Blood pressure monitor
There is no doubt hypertension afflicts several Nigerians, irrespective of age and economic status. Martins Ifijeh writes on the way forward in addressing what has been generally termed the ‘silent killer’
Mrs. Adewale found out the consequences of high blood pressure the hard way because it most often doesn’t ring a bell about its presence. She lost her husband, who, until his death was full of life. Her husband talked about how he was going to invite all his children home for the Christmas and New Year. She was happy the year end would bring everyone to the dining table.
But on the 13th of December last year, while they were getting set for Sunday service, life served her lemons. She lost the man she had spent 47 years with. He was hale and hearty at night, but was gone in the morning. No thanks to the silent killer, a creepy disease that does not tell its victim to get prepared. He died of high blood pressure, according to the doctor who tried in vain to bring him back to life.
“He slumped that morning while we were preparing for church service. I and our driver hurriedly took him to a private clinic around Ilupeju neighborhood. As the doctor was trying to run a diagnosis on him, he discovered his blood pressure was extremely high, which he said, obviously had been like that for sometime before the unfortunate incident.” adding that, “in less than an hour in the hospital, my husband died. Just like a dream, I lost the best part of me to the cold hands of death,” Mrs. Adewale explained tearfully.
Blood pressure readings contain a systolic value and a diastolic value, which physiologically averages 120 over 80 respectively. Anything above 140 for systole and 110 for diastole is referred to as high blood pressure, and is considered dangerous. Mr. Adewale’s blood pressure was 183/115mmHg. His luck couldn’t push him further, he was already a walking corpse, a parlance often used by doctors to describe someone with an extremely high blood pressure. He was 74 years old before he died.
The fact that Mr. Adewale looked healthy even up to the Sunday morning he died is not surprising. As it’s the usual characteristic of high blood pressure, commonly known as hypertension, it does not present symptoms, which makes it about the deadliest disease known to man, forcing health experts to advocate for consistent and continuos check of blood pressure, since it does not present symptoms that would aid its host to get treatment and regulate the blood pressure.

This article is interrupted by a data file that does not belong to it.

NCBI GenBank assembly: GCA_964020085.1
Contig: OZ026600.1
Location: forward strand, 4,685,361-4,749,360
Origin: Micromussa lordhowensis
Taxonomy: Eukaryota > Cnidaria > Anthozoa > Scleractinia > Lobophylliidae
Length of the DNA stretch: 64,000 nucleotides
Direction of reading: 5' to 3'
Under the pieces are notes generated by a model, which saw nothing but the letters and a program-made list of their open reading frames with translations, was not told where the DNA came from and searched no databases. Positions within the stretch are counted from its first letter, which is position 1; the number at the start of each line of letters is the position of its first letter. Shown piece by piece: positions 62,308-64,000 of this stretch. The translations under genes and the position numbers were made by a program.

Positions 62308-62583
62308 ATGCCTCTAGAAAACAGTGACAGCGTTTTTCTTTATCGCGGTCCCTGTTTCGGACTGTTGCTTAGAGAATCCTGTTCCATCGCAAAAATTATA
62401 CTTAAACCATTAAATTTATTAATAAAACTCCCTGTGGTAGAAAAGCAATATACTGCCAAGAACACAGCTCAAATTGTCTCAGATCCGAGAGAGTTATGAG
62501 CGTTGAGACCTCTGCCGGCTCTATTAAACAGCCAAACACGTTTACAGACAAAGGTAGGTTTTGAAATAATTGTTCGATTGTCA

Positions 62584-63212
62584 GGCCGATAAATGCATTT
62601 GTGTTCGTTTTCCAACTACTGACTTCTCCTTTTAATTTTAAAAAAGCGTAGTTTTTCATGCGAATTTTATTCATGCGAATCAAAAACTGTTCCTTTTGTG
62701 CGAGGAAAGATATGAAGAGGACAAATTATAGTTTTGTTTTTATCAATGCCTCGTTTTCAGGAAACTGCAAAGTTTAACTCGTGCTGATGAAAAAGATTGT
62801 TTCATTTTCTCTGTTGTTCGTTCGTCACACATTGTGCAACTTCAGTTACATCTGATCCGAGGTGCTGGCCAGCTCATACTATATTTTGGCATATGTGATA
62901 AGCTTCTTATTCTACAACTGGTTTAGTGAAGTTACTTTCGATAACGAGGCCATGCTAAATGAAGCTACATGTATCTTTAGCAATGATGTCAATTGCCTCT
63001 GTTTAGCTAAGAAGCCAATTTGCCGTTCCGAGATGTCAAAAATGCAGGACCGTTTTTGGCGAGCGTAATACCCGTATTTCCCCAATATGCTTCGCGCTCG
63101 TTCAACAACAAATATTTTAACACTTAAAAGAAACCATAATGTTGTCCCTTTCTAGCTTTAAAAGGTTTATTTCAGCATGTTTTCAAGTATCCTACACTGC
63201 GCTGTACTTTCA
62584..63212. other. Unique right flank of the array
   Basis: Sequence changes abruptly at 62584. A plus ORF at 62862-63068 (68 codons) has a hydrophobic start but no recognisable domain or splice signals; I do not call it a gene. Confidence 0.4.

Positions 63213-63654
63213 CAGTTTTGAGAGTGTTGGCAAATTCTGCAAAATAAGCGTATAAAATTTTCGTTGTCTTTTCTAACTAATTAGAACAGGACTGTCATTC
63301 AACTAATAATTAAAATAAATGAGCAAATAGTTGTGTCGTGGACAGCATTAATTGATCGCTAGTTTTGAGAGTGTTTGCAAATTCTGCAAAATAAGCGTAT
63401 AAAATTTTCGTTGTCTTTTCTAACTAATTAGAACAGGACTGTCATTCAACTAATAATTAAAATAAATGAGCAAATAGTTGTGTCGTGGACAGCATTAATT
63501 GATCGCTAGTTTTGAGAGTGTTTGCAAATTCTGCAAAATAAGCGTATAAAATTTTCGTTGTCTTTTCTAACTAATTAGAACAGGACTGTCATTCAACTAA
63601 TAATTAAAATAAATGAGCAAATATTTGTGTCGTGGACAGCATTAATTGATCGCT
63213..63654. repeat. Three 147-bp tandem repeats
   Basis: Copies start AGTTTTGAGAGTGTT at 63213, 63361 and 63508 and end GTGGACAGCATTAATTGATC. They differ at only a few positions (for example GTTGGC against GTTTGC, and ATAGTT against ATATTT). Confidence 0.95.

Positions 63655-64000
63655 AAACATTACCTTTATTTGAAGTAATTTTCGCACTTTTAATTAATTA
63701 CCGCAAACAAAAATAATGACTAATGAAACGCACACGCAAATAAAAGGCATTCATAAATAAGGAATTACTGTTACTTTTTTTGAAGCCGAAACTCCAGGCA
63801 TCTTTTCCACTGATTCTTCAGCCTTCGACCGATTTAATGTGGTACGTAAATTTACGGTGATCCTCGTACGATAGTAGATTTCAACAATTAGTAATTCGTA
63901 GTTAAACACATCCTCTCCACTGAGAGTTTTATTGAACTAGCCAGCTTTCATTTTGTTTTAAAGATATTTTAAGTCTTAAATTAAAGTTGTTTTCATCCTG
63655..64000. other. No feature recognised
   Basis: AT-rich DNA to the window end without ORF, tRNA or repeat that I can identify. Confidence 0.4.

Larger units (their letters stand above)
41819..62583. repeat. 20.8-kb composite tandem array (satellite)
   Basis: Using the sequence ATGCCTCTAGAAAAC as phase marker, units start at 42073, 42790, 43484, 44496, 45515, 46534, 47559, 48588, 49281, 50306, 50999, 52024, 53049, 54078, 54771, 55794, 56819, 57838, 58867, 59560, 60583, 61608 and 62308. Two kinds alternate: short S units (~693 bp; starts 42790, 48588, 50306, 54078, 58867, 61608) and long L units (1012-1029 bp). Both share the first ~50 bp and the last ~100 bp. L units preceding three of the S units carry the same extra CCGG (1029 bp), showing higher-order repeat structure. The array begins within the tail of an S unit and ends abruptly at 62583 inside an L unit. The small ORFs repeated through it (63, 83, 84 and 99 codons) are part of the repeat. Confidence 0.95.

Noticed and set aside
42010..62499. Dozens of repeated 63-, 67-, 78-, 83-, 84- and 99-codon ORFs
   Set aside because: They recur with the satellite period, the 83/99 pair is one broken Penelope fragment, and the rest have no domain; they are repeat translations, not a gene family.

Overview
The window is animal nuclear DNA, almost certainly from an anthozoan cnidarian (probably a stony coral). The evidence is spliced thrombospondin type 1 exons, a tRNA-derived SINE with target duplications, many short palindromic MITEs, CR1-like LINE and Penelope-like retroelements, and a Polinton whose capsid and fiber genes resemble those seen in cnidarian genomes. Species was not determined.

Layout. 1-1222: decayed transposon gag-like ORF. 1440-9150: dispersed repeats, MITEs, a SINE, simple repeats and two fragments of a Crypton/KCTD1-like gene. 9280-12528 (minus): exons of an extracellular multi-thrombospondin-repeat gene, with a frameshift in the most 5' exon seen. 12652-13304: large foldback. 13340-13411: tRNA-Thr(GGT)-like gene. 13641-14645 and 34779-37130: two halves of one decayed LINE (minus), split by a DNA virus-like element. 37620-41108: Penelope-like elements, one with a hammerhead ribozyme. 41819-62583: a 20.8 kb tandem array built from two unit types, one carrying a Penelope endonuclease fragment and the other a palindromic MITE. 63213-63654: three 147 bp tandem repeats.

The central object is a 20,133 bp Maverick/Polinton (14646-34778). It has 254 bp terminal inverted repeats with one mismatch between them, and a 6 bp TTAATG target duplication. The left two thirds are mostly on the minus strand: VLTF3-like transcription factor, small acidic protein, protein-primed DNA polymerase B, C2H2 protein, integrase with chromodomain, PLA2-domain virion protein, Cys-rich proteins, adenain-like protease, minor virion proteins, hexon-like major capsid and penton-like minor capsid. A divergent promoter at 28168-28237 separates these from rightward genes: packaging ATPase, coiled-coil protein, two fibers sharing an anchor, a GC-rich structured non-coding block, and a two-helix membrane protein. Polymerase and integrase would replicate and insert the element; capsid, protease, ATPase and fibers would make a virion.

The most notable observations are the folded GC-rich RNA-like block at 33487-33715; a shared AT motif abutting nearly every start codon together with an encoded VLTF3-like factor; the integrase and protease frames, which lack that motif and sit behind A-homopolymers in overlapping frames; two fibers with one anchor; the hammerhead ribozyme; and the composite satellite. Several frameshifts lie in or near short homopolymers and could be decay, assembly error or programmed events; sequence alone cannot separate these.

Prior to his death, Mr. Adewale was just one among the 30 million estimated Nigerians suffering from hypertension, and he fell among the over 70 per cent of sufferers in the country who are not aware they are hypertensive.
This perhaps explain why sudden deaths have been a common occurrence in the country since the last decade when non communicable diseases like high blood pressure have been gaining grounds due to fast changing lifestyle of the citizens.
Until recently, hypertension was mainly associated with more affluent regions of the world, but the condition is increasingly emerging in low and middle-income countries, especially in Africa where health resources are scarce and stretched by a high burden of infectious diseases such as HIV, malaria and tuberculosis, and where awareness and treatment levels on the scourge control are still very low.
Currently, the worldwide burden of hypertension is greatest in low and medium income countries where it affects about one in every five of the adult population and this is projected to increase if current indices are considered. By 2025, almost three out of every four people with hypertension will be living in LMICs, especially in Africa where this number has been projected to increase as globalisation and economic advancement usher in urbanisation, and LMIC’s crave to mimic advanced countries in everything they do.
Among African countries currently having a surge of high blood pressure prevalence rate, Nigeria is most hit by the scourge, as about 20 per cent of its population, or about 40 per cent of its adult population, are hypertensive, according to available statistics, which therefore suggests that the country is sitting on a keg of powder waiting to explode if nothing is done to quell the rising prevalence of the menace in the country.